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Two Christians Accused Of Blasphemy Killed In Pakistan

Suspected Islamist militants shot dead two Christian brothers charged with blasphemy in the Pakistani city of Faisalabad, 260 kilometers south of the capital Islamabad on Monday, reports said.

The incident occurred as the duo--Pastor Rashid Emmanuel and Sajjid Emmanuel-- was being taken back to jail after an appearance at a local court in connection with the case.

It was on July 2 that the two were arrested by the police after Muslims accused them of making blasphemous remarks on the Prophet in pamphlets.

Strangely, the names of the two accused are said to have been printed at the bottom of the pamphlets along with their phone numbers. Further evidence of the charges being 'trumped up' came to light as handwriting experts found that the writing on the pamphlets did not match either that of Rashid's or Sajjid's handwriting.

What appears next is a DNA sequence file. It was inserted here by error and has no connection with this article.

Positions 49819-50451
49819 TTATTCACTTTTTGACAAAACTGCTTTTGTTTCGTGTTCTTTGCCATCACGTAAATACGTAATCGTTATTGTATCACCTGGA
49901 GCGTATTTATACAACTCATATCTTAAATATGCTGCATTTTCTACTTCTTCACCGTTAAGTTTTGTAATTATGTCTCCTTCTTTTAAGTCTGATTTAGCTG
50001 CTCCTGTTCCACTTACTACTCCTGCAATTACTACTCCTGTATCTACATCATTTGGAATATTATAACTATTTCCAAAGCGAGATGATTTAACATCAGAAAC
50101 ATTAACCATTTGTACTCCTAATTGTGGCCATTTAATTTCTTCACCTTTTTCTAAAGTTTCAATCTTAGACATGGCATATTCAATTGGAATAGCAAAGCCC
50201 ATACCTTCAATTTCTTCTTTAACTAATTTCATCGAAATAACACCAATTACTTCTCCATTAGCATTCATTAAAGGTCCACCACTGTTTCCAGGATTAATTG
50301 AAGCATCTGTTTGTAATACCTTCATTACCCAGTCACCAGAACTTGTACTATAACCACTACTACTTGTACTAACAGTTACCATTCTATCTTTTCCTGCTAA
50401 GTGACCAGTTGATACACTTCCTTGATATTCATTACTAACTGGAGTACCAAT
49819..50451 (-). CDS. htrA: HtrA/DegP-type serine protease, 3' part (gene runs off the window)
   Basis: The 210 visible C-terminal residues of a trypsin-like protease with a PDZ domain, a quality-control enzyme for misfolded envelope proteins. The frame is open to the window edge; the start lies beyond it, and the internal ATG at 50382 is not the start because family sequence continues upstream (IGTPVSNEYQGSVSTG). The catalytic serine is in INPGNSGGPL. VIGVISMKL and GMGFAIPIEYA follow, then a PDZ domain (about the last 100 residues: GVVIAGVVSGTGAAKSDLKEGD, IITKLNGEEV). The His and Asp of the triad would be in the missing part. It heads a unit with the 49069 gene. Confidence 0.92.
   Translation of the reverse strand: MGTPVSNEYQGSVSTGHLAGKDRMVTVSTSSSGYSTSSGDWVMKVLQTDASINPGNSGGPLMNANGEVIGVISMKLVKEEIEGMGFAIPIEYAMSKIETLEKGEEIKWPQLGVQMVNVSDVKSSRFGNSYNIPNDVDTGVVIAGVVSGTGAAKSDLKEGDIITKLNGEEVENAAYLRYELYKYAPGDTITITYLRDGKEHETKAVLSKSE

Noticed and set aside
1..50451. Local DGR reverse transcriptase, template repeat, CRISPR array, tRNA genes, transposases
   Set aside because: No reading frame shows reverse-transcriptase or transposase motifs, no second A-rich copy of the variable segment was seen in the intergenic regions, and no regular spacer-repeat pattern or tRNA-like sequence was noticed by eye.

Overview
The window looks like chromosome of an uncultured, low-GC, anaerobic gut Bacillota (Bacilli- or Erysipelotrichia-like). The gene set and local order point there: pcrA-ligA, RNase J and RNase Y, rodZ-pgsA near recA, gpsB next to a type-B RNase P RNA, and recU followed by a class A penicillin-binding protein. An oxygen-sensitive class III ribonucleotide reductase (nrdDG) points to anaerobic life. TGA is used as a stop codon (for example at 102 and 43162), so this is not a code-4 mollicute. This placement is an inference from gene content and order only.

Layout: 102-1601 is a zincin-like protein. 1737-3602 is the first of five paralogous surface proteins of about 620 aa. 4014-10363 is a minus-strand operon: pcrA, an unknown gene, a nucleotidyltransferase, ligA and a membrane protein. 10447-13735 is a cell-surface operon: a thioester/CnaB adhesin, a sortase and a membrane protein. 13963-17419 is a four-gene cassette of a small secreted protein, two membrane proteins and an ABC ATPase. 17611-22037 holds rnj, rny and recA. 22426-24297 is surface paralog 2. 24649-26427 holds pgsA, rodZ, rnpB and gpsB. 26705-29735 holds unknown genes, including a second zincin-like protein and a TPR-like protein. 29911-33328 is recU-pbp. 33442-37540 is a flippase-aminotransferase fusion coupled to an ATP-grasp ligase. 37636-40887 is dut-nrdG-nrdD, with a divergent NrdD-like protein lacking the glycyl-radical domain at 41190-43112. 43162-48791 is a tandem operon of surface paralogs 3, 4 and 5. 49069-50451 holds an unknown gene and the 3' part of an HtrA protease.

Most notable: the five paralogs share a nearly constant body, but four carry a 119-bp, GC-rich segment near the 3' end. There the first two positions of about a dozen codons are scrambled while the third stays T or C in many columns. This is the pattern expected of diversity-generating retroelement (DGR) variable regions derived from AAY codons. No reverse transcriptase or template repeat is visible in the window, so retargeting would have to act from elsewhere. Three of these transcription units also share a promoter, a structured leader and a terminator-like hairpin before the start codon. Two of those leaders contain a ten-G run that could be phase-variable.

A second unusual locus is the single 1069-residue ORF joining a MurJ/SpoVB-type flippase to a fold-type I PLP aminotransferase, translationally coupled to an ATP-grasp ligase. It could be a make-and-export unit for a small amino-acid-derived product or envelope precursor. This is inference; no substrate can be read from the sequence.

Critics of the blasphemy law-- first introduced by former Pakistan President Gen. Zia-ul-Haq to woo ultra-conservative sections of the Pakistani society—have long held that it was being misused to settle personal scores.

A recent report from the US State Department on religious freedom in Pakistan says it had become a convenient tool for persecuting the country's religious minorities.

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